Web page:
Exchange students open up about first 18 weeks in Wadsworth

OPINION BY MERIEM NEJJAR

From seeing snow for the first time ever to adapting the “all-American” ritual of Friday night football, the exchange students at Wadsworth High School have a lot to say about their time in America so far.

This year, Wadsworth High School has opened its doors to three international exchange students and has given them the opportunity to learn and experience life in America for a year.

It has been more than five months since Bohdana Boldina, 12, from Ukraine, Mattis Lasseur, 12, from Germany and myself, Meriem Nejjar, 12, from Morocco, have arrived on American soil, enjoying all sorts of experiences. As the first semester finally came to an end, it is time for all of us exchange students to reflect on our time in the U.S. and give the rest of the WHS students some insight to what it is like to be a foreign student in Wadsworth.

One of the first things that any international student would notice after setting foot in an American high school for the first time would be the difference of schedule. Back in all three of our respective home countries, the school schedule is pretty similar. Each day is different and there are 10 to 15 minute break times after each two periods.

“We have 10 minute breaks in Ukraine and that free time helps us relax and have a better rest of our day,” said Boldina about her day to day school schedule back home.

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Bohdana Boldina, Meriem Nejjar and Mattis Lasseur have been living the American life for six months. Photo by Emily Andrews

According to Lasseur, German high schools use a block schedule which consists of starting the day with a 90 minute period of the most important school subject and ending it with fun more relaxed classes that do not require as much effort. This allows the students to be more productive and have a chance to end the day with a fun and loose activity.

Even though asked separately, both students agreed that if there were a change in the school program, it would have to be adding free time throughout the school day where students can roam around campus and take a breather from the intensity of their schedule.

Although some adjustments had to be made to get used to the American high school system, we still had the opportunity to enjoy our time in Ohio and have some incredible experiences with our friends, host families and communities. We were even allowed to have the opportunity to travel to several parts of the country.

While Lasseur found his spotlight on the soccer field, Boldina’s experience made her more inspired to pursue her love for painting and art, especially after her trip to N.Y.C. “I wasn’t inspired to paint back home, but after my trip to New York, I have a lot more ideas,” Boldina said.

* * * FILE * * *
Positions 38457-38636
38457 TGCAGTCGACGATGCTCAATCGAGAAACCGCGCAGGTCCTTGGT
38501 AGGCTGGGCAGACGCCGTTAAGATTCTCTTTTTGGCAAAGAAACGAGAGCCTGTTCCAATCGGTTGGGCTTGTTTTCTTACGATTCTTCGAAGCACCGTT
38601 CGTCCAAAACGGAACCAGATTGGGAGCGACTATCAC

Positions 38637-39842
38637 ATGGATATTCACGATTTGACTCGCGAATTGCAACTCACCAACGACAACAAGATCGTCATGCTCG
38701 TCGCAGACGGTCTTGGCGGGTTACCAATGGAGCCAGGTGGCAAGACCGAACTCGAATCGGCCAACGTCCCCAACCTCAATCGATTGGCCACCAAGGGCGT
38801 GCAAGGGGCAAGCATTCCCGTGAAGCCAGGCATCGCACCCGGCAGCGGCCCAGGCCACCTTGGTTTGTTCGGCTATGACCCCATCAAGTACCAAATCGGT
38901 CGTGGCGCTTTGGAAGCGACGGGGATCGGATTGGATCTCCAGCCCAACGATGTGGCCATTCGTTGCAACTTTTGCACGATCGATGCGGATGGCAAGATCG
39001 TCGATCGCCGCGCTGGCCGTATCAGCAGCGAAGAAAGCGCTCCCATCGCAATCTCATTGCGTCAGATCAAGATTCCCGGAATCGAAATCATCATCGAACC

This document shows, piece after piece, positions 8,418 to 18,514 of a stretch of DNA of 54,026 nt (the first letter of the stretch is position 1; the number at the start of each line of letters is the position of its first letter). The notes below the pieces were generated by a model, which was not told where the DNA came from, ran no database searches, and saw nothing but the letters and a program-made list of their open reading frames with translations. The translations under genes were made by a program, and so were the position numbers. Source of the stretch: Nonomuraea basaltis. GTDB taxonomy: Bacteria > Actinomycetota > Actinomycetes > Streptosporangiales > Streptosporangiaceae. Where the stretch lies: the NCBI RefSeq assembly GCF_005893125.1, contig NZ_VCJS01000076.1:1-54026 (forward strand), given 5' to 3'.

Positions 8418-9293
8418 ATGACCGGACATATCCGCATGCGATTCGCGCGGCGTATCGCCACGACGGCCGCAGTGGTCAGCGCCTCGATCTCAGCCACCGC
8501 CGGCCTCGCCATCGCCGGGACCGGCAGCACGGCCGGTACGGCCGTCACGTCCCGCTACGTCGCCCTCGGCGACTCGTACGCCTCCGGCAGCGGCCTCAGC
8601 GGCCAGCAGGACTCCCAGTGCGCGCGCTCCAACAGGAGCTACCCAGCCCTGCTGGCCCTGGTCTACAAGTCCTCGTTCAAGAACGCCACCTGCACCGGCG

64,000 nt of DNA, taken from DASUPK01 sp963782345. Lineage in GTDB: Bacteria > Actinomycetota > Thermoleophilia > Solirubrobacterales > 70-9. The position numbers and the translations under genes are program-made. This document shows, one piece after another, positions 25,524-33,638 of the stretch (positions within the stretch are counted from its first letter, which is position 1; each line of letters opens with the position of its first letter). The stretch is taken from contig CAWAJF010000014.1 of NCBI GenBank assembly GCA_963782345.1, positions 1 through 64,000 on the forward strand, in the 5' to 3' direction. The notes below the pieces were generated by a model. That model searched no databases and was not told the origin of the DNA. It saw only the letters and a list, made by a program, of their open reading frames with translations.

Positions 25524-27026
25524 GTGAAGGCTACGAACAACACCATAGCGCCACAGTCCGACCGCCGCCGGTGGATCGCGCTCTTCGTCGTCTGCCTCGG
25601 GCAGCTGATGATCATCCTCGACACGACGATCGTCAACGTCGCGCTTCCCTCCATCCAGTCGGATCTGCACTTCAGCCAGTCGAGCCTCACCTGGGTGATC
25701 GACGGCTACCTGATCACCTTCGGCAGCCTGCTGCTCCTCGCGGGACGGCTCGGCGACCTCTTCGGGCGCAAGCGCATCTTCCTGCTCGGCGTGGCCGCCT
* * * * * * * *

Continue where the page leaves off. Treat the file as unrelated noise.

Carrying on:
Lasseur took some time off his winter break days to enjoy a trip to Niagara Falls with his family. “I went to Niagara Falls with my family which was really nice,” stated Lasseur. “They are actually not as big as you would think, but they are really nice. They also have lights but to see them you have to go to the Canadian side.”

Meanwhile, I spent the last days of winter break discovering the southern side of the country during a trip to Orlando, Florida. It was nice to escape the Ohioan cold for awhile. The heat and hearing people speak all types of languages in Universal Studios reminded me of home back in Morocco.

This reminds me of a particular change we all had to face and that is the differences in cultural customs, especially in people’s behavior.

For example, I noticed how active Americans are compared to Moroccans. The main reason would probably be all the commitments that everybody has started at a very young age. Teenagers sometimes as young as 15 years old would have schedules filled with many extracurricular activities, jobs, sports and barely any down time, whereas the larger part of Moroccans are more laid-back and carefree. According to Lasseur however, Germans are very similar to Americans.

History explains this very well since many Americans are of German heritage.
While our adventures so far have been an absolute blast, there is still more to see and learn from this wonderful country and its people. Being away from our families and discovering every side of the American culture will for sure be some of the best memories of our life, no matter how hard it might get at times.

“I have felt homesick a lot of times, I can’t deny it. But my friends and host family have always stood by my side to make my experience better in every way,” says Boldina on the challenges that come with leaving her family for 10 months.

Our time in the US has been a roller coaster of emotions, and I think I speak for all of us exchange students when I say that these last six months have taught us a lot of very valuable life lessons that we will carry with us forever.

“I’ve changed a lot, became more independent, and learned that I am capable of living without my parents for a long while,” stated Boldina.